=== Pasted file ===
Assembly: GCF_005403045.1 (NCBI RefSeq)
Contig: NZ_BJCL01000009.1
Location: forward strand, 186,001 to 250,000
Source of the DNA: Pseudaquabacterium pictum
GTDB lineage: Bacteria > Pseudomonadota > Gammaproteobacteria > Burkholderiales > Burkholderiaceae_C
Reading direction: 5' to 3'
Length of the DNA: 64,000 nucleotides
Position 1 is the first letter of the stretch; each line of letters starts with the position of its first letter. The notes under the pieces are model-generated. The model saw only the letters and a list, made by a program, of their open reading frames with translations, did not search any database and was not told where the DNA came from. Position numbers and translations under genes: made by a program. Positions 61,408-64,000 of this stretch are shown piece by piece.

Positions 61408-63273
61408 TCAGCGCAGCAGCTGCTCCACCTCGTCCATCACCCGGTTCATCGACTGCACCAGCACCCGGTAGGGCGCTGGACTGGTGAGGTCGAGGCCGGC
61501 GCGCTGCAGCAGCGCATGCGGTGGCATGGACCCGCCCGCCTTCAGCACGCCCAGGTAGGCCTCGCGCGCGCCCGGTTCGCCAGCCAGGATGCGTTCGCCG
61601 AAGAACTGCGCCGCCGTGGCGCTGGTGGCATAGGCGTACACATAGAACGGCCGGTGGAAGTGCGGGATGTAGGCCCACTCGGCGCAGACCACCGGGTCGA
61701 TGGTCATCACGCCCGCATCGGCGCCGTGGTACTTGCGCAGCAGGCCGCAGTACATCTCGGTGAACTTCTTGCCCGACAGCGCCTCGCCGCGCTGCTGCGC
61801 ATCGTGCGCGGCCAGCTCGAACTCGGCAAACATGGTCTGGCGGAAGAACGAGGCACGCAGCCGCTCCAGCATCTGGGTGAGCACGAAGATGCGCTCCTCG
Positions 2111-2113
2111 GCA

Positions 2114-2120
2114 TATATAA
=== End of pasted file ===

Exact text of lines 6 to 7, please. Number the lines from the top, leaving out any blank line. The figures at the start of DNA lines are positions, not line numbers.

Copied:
Reading direction: 5' to 3'
Length of the DNA: 64,000 nucleotides